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  2. Meh. I'm uncommunicative too; what's wrong with uncommunicative? I'd probably just try to keep it at the status quo, myself.

    Sorry that that whole thing sucks. And about the health stuff. But hey! You are biking a lot and that must be helping make you stronger!!!! And maybe you could eat oatmeal or some sort of lean protein for the rides???

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  3. It sounds as though your mother has changed, maybe, if she's decided that gay marriage is all right? At any rate, good luck with the party.

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  4. wait...you're being told to lose weight just in case before there's any evidence that anything is wrong with you?

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  5. I'm sorry about the fireworks as well..

    Also, are you sure that having your family at your party will lead to the fireworks? I found that, as a straight woman without kids, many of my friends are lesbians -- mostly because they tend not to be wrapped up in 'kid world', That was especially true in my 30s -- now, some of my friends who had kids early have independent kids, so we end up hanging out more.

    Point being -- the presence of more than an average number of lesbians at your party won't necessarily make her conclude that you are one as well.This is especially true if she has lots of negative attitudes toward homosexuality. She won't want to admit that HER daughter is one of THEM.

    Please don't take this to indicate that I think you should stay in the closet with them -- but, just that you don't necessarily have to tell them before your party.

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  6. Thanks for the supportive comments, all.

    Terminal, Could be. I think my sister in law probably has, anyway.

    Sisyphus, Yes, the biking is WAY better than not :)

    Undine, I think she's less homophobic than she was, at any rate.

    Anastasia, I'm pre-diabetic, according to my blood test last year. So this year, maybe I'm actually diabetic. The idea in either case is that I need to lose weight to prevent the problems that come with diabetes.

    Inside the Philosophy Factory, There won't be fireworks at the party. My Mom won't be at the party; she's across country. It will be phone fireworks with her.

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  7. Bet they already know that you are a lesbian. I wouldn't say a thing.

    You are 50, you are a big girl now. I'm sure you love your family but you have a bigger family of friends now, a calling as much as a career (I know because your blog is the most intelligent and perceptive I read0. You don't owe anyone an apology or an explanation.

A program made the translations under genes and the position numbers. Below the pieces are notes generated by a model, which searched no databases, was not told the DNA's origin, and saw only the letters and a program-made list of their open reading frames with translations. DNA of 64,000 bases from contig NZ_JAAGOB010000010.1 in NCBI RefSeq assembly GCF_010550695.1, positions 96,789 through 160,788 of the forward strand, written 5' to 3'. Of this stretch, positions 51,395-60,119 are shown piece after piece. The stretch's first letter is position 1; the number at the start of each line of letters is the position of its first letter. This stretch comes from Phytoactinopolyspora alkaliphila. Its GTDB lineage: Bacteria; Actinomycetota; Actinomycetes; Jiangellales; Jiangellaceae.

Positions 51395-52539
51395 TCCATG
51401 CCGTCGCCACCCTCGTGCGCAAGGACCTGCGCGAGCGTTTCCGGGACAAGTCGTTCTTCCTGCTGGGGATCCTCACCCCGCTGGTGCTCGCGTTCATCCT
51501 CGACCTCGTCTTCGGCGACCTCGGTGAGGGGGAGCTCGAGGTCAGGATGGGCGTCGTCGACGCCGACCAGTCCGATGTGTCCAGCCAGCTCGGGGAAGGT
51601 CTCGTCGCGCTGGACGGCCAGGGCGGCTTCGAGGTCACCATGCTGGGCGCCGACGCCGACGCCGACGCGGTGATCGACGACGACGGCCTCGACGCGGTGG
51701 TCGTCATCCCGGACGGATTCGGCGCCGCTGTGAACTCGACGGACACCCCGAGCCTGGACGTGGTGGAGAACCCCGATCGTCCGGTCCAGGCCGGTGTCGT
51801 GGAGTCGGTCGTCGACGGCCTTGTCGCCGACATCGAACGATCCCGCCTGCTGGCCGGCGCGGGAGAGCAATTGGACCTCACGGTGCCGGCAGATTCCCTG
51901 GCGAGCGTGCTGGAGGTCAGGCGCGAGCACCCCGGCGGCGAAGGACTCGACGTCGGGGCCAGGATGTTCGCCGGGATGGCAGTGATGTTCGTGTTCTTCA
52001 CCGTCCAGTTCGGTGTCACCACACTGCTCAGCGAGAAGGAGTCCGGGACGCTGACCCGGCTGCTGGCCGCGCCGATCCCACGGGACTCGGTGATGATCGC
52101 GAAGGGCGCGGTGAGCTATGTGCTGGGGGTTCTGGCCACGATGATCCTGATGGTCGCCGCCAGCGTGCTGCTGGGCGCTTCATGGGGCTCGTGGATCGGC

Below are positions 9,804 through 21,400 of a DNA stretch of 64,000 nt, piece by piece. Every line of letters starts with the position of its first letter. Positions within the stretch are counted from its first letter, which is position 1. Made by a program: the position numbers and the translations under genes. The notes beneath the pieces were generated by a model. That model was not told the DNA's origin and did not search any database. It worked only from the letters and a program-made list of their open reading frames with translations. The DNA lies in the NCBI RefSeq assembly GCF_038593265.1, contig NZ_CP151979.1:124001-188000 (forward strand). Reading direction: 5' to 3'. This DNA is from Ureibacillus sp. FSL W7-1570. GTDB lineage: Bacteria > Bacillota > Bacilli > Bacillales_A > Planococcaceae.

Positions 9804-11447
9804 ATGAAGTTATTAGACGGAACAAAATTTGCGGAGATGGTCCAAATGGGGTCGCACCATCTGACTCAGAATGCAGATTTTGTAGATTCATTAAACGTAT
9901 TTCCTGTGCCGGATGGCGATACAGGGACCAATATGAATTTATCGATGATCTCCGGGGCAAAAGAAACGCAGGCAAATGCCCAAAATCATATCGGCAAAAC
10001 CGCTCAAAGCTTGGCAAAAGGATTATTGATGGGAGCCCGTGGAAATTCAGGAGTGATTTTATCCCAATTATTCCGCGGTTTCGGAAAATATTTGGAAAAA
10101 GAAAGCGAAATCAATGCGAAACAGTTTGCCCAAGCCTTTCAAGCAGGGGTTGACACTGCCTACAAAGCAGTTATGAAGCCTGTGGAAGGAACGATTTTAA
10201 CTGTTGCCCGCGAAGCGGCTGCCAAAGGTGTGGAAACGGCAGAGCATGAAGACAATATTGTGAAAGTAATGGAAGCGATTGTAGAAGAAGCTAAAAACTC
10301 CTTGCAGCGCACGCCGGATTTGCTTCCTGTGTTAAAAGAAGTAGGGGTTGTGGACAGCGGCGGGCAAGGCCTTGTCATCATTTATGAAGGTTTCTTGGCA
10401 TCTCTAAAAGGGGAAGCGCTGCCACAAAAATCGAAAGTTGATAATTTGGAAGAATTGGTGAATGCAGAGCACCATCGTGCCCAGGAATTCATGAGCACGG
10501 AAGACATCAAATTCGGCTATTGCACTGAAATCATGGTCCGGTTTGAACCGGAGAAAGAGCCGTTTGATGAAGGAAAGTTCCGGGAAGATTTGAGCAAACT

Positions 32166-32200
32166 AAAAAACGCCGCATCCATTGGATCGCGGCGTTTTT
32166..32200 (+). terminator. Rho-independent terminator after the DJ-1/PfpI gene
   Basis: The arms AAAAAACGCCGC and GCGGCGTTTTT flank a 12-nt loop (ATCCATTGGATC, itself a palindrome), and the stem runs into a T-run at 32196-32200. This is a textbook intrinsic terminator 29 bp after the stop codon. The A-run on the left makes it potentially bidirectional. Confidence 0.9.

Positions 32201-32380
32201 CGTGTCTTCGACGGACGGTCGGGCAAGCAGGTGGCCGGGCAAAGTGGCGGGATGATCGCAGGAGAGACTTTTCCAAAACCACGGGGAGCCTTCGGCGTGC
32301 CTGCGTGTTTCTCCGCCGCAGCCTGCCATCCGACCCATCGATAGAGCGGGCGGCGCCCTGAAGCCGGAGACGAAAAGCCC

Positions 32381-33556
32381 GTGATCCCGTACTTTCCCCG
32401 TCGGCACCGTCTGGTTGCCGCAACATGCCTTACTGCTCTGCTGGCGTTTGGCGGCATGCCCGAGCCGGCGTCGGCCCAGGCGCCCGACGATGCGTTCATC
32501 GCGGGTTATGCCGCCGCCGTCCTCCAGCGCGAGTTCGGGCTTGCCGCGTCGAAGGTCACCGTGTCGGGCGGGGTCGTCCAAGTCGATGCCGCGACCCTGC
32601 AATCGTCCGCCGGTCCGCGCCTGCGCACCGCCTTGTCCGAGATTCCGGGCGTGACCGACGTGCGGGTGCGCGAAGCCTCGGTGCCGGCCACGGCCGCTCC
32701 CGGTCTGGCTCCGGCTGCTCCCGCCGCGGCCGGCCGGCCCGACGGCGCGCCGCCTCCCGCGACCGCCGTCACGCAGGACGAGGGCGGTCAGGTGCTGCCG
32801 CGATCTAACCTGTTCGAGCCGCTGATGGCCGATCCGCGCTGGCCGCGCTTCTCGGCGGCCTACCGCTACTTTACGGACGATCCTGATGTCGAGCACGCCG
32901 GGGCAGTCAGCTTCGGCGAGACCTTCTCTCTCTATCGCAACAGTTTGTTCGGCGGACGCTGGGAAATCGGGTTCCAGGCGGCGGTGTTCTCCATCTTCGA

Why not two parties? Have a wonderful blowout with your true friend-family, then a quiet dinner with family.

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  8. I also lost 20lbs about 10 years ago, and gained it ALL back, plus 10 more in the past year in a half. Ugh. It's been really demoralizing. So as of Monday, I'm back on a diet. No more than 1500 calories a day (and even that is probably a bit much--isn't it amazing how few calories are required even when you're active? You bike all the time! I work out 4-5 days a week, and still I need <1500 calories). Anyway, just writing to say that I'm there with you. Maybe if we both write about it from time to time we can be online support for each other.

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  9. Sitting here nodding my head at the family dynamic in play....I'm out to all my family but the level of communication is still so low that family + friends events are somewhat strained some of the time (but then, sometimes not, in ways that are happy surprises). No advice to offer, but much sympathy.

    Bill Hart-Davidson (another English prof) has written about his weight loss, pre-diabetes work--you might be interested in his exercise blog at
    http://billhdmarathon.blogspot.com/

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  10. you know what? you're doing the "piling on of terribles" -- that thing that sinks so many students, and that still blindsides so many of us who have spent a few decades building our lives.

    one thing at at time. i'm in awe of you -- teaching, biking, having an interesting life! caring, trying to solve problems. on the exercise front alone, you are doing far more than i could.

    i think it is wonderful your friends will throw a party! and if your brother and his family come, i'm sure they will see how much your friends care for you. but if you decided not to invite them, that's OK too -- you're allowed to have some fun without inviting everyone.

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  11. Kathy's correct -- don't let everything weigh down on you to the exclusion of joy.

    Go on those group bike rides even if they're not the most strenuous. If you enjoy the moderate exercise, you're more likely to be fit and cheerful enough to do the more strenuous workout on your own at another time.